Posted by Dale Buss on May 29, 2013 02:19 PM
Having scored a big hit with its Nature Valley Protein Bars last year, General Mills has gone searching for bigger shares of the better-for-you snack business. And it's enlisting some of its best-known brands, from Fiber One to Green Giant, in the hunt.
The Minneapolis-based CPG giant has done about all it can to overhaul its mainstay ready-to-eat cereal business in a more nutritious manner, including shifting nearly the entire portfolio to whole grains. But that category remains sluggish. Meanwhile, the company's Yoplait brand was caught flat-footed by the Greek-style yogurt craze and is still trying to catch up.
Focusing on its snack brands and on extending other brands into the snacking arena has become crucial for growth for General Mills. Snacks have been its strongest business for the last five years, with average annual sales growth topping 8 percent a year during that time.Continue reading...
chew on this
Posted by Dale Buss on December 20, 2012 03:01 PM
If innovation is the lifeblood of business, then General Mills will be pumping hard in the new year. The CPG giant released news about more than 100 new products that it will launch in its U.S. retail portfolio alone during its fiscal 2013.
General Mills would like to generate between 4 percent and 5 percent of its sales from new products "and we think we will be very much in that range," CEO Ken Powell told Wall Street analysts during a conference call this week, according to Ad Age. "We want to make sure that we are launching products that are bringing new consumers into [their brand] franchise, and we have steadily improved that number."
The new products range from new varieties of Fiber One products to a Snickerdoodles flavor of Chex Mix Muddy Buddies. And if there are some underlying themes to the whole list, they would be peanut butter and chocolate, along with fiber and protein, according to a General Mills blog post detailing the roster of new products.Continue reading...
chew on this
Posted by Dale Buss on November 6, 2012 05:08 PM
For a while, the notion of regulating genetically modified organisms (better known as GMOs) included in food seemed like a good idea, and anti-Big Food advocates in California attracted a lot of support in a state where residents like to be on the cutting edge of just about everything. Calfornians have never minded serving as a bellwether on new regulatory initiatives that end up sweeping the rest of the country, such as automotive emissions.
But the closer today's vote on Proposition 37 loomed, the more that initial support of the idea waned. And this U.S. Election Day, even backers of the anti-GMO initiative seemed resigned to its defeat, although it's still being closely watched. (Update: Prop 37 was indeed defeated at the polling booth.)
What happened? Well, a combination of huge contributions by moneyed CPG brands battered Prop 37's drive to label GMOs in a massive advertising and PR blitz with a "No on 37" drive. And backers of the added regulation alleged dirty tricks by the competition as they sought to sway voters (despite scientific evidence to the contrary) that GMO-containing products are hardly the stuff of "Frankenfood" that really harms consumers.Continue reading...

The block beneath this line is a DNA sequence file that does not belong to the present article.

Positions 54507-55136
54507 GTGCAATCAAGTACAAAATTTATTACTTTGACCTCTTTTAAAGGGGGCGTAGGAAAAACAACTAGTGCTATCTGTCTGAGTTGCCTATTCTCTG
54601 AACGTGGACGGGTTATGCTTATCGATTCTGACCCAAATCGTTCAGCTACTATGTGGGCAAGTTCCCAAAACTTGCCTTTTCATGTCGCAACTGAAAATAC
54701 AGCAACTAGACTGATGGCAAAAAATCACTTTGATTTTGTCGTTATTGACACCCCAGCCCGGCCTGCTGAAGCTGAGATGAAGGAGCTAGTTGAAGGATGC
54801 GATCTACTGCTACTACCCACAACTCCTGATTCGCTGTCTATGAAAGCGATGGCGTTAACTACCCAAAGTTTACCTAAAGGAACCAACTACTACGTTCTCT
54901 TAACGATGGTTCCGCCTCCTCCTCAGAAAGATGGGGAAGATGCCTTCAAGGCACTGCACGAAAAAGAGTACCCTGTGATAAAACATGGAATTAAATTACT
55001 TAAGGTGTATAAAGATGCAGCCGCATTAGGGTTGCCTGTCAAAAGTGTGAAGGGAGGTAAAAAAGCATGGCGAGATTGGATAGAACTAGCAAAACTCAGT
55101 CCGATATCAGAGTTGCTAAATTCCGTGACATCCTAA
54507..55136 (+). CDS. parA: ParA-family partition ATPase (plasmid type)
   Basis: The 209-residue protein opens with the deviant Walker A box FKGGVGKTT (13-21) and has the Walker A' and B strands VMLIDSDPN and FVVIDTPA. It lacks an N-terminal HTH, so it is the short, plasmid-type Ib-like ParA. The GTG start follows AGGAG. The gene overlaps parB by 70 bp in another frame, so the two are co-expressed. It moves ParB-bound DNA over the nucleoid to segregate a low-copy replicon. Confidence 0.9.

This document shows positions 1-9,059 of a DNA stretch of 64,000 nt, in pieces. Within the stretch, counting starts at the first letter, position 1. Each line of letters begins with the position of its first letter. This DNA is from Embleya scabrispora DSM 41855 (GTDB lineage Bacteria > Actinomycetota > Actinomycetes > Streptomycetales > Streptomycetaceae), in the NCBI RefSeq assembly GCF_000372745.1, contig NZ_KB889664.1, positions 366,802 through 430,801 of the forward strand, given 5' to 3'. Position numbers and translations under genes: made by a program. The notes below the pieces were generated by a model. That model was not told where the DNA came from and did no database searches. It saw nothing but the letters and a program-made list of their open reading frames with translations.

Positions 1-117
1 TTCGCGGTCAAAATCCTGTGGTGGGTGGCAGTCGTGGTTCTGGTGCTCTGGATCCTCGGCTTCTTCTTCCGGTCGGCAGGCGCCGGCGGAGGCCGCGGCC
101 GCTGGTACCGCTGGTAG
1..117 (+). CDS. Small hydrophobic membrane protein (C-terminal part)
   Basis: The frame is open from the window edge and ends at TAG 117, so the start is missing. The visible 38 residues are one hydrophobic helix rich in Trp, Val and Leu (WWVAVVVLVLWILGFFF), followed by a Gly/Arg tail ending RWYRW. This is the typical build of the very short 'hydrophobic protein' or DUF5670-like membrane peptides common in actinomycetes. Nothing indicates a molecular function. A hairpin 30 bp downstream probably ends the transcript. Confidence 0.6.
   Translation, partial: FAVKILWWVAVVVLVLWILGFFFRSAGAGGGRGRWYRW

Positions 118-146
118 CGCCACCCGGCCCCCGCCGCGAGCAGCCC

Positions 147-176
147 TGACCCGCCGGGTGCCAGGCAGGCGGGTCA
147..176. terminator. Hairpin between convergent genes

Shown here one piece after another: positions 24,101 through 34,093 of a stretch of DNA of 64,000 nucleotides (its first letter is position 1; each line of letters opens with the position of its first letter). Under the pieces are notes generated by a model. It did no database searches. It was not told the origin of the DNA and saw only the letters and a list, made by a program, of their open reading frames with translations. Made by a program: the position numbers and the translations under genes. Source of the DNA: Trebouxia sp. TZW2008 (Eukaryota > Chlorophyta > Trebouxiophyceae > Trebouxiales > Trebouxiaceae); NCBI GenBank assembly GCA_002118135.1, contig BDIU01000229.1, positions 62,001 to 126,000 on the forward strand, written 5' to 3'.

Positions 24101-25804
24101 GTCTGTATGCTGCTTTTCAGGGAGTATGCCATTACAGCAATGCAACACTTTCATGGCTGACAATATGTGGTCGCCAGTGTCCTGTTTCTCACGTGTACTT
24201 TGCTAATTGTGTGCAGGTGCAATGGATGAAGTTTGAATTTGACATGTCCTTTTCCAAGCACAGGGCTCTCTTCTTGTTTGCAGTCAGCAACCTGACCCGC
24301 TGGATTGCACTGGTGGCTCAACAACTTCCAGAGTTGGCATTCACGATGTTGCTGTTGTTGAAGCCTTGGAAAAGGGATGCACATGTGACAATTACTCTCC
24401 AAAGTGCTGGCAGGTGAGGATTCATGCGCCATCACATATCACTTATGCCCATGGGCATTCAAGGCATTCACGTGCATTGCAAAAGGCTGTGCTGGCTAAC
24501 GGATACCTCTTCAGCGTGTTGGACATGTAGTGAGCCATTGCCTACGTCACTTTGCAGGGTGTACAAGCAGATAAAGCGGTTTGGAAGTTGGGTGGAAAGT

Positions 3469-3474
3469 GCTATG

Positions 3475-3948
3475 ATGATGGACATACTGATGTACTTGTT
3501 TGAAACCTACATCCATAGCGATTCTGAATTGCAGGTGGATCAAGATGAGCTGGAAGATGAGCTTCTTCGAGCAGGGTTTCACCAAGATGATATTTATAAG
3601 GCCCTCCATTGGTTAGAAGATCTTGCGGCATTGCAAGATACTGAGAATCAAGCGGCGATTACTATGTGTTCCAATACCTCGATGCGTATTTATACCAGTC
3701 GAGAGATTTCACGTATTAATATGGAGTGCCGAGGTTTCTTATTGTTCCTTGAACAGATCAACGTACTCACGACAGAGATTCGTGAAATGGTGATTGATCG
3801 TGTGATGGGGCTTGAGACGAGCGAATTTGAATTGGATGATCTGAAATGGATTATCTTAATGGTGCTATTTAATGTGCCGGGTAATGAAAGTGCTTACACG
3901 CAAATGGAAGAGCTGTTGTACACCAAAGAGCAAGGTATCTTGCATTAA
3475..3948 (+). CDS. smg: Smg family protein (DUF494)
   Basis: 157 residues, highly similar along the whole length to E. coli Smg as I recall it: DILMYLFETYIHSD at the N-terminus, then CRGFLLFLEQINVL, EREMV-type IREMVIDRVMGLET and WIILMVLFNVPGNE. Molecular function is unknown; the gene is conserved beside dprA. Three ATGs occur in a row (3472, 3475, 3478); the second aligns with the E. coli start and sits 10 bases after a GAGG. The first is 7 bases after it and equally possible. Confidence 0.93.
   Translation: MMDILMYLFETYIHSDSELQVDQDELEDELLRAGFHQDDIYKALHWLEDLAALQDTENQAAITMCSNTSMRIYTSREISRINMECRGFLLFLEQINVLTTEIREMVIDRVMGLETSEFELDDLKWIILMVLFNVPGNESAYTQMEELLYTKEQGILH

chew on this
Posted by Dale Buss on September 17, 2012 01:11 PM
The vast majority of American consumers don't care whether their foods contain genetically modified organisms (GMOs). Food executives and think tanks will tell you that and cite, for example, how Indiana local bakery Aunt Nellie's bombed when it introduced a specifically labeled "non-GMO" bread a couple of years ago.
But California isn't most of America, with a more health-conscious outlook than most states. That's why mainstream food companies are in a hot and heavy contest against GMO opponents over Proposition 37, The Right to Know Genetically Modified Food Act, a piece of state legislation that, if passed in November, would require GMO-containing products to disclose that on labels, and make California the first state to mandate genetically modified food.
Similar to what happened to automakers after California took an extreme position on cutting emissions, essentially imposing that higher standard on cars sold all over the country, food and beverage companies are concerned that California will serve as a bellwether in GMO labeling regulation as well.
In a particular bind in this fight are the many mainstream food conglomerates that now own organic brands, which by definition don't include GMOs: Kellogg, owner of GMO poster brand Kashi; General Mills, owner of the Cascadian Farm, Muir Glen, Larabar and Food Should Taste Good brands; Coca-Cola, owner of Odwalla and Honest Tea; PepsiCo; and Dean Foods, owner of Horizon Organics.Continue reading...